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The Norwegian Storting, or parliament building.

POLKOM researchers use methods from the humanities and the social sciences to study the use of symbols in politics.

Central questions

Many of the POLKOM researchers conduct interdisciplinary work providing insight into the historical and cultural context for political communication.

The research thus involves disciplines both within the humanities and the social sciences, and a whole range of different interests, theories and methods. At the Department of Media and Communication, most of the research is conducted within two tracks:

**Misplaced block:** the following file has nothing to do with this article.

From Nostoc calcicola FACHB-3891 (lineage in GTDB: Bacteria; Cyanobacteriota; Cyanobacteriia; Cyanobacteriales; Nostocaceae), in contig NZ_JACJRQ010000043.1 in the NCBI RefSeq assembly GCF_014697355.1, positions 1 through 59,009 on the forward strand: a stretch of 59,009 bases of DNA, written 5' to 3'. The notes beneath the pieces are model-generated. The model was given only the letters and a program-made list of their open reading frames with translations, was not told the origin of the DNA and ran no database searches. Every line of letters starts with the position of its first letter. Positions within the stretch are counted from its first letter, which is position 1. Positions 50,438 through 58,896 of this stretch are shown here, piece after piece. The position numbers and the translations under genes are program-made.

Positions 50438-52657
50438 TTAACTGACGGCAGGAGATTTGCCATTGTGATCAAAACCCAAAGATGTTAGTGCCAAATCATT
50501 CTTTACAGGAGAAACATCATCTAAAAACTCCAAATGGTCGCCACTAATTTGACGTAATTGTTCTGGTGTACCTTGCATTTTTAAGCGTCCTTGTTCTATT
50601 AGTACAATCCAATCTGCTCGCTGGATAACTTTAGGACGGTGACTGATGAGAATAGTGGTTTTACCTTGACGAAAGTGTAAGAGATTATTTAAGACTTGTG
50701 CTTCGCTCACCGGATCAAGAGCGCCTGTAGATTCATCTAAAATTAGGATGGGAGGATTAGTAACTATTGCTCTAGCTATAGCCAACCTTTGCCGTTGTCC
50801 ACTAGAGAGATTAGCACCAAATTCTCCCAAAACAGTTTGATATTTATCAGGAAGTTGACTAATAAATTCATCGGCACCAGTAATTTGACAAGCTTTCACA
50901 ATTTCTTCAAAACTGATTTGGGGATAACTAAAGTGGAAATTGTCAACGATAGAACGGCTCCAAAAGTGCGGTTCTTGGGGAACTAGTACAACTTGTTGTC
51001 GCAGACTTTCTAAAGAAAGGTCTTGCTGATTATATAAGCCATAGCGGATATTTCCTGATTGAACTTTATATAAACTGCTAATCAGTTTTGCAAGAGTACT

Outlets – political communication in different public spheres

Examples of key questions include:

  • How are alternative public spheres established and maintained? What do they look like in different Nordic countries, and how can these differences be explained?
  • How do alternative and mainstream media interact?
  • In what ways does public discourse in these arenas contribute to social trust in societies facing various forms of crises and challenges?

Outcomes – political influence through strategic communication

Questions for research in this track include:

  • Which vested interests have political influence and under what circumstances?
  • How are technologies and social media used to gain influence?
  • What kind of rhetoric do lobbyists use?
  • How do the authorities communicate in a crisis like COVID-19?
  • How do the authorities build trust?